Showing posts from September, 2014

Spaghetti and Meatballs with Tomato Sauce

One of my more embarrassing moments.  I can't find my Modern Classics 1 by Donna Hay.  I searched my house and it is no where to be found yet I remember exactly where I put it or at least, I thought I did.
This is not the first time, I misplaced it.  One time, I did the house search and finally after two or three days, found it in my son's bedroom, which is now a guest room.  We have a computer in there and evidently, I went in there to check something out with book in hand.  I left without it and forgot completely about taking if from its designated spot.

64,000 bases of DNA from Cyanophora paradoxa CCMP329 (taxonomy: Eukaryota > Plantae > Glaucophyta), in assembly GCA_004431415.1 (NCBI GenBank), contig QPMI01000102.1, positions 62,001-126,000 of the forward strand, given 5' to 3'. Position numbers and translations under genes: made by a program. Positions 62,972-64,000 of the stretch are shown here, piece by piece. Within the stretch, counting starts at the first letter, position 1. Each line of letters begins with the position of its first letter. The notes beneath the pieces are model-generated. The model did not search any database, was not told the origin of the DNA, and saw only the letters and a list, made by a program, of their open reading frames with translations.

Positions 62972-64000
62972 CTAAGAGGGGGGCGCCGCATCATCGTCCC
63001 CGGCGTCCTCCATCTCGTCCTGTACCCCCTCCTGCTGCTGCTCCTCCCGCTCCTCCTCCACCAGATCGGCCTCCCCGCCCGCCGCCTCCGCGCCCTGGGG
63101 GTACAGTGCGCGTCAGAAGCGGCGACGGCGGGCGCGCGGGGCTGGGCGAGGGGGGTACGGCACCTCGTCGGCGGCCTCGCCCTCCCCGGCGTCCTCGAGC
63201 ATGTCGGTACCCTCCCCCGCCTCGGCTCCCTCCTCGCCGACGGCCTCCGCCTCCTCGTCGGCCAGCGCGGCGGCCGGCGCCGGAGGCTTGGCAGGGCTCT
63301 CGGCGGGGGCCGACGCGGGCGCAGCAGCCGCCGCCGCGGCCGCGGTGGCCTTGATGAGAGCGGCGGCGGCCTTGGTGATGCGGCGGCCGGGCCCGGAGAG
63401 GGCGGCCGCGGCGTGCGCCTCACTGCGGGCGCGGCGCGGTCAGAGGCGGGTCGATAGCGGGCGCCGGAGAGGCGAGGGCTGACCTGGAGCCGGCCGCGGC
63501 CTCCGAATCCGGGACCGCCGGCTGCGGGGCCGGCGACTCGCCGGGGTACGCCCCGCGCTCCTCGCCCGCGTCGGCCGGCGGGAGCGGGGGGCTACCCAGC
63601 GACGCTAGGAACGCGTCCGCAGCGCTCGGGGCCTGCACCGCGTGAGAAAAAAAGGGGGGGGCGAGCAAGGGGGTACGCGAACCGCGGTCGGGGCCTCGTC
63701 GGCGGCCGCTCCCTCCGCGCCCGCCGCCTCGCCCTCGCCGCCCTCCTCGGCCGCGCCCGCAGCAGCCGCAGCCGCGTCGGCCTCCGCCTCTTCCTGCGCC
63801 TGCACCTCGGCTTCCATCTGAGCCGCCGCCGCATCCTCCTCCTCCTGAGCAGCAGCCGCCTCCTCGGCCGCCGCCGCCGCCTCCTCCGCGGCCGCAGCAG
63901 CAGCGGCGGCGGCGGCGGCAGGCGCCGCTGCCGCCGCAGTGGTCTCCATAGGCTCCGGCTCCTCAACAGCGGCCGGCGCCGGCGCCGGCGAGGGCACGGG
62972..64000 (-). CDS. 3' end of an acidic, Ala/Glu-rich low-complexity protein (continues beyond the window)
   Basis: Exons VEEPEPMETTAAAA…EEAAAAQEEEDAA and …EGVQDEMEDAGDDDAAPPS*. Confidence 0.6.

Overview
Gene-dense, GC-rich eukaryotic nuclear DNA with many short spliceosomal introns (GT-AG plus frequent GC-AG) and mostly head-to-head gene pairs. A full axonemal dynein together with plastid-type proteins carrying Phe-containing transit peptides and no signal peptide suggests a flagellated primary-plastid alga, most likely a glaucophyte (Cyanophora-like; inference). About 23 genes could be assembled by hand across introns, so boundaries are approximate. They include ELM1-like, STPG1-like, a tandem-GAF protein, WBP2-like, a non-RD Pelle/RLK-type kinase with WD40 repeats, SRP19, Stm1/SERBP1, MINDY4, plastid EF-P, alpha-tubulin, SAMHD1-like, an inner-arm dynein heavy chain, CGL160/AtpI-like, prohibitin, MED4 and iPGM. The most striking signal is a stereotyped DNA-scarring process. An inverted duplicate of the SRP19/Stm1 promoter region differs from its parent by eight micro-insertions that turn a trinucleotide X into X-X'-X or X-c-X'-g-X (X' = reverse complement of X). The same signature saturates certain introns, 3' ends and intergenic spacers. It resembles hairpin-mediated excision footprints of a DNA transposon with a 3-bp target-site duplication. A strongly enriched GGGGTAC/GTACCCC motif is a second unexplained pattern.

The next time, I misplaced this book, I found it in our den.  I had gone to chat with hubby, again, book in hand and put it down.  Once again, I walked away without Donna's hard work and also found it a few days later.
Where did I take it this time?  I will let you know when I locate it.
You would think, I didn't like Donna Hay, the way I lose her book so often.  On the other hand, it is because, I use it so often that I…

Cabbage, Potato and Chicken Stew

I am not a big fan of stews but with chicken, this one took on a whole different look and taste.  It was much lighter than the beef stews, I have made and I liked each of the ingredients.  My preference for chicken and turkey over beef has come about in the past few years and with our affection for vegetables.

I found this recipe of COOKstr. It was meant for a pressure cooker but I chose to make it in a pot.  It did not seem it would take that long.


1 medium-size onion, finely chopped 1 tablespoon olive oil 3 medium-size carrots, sliced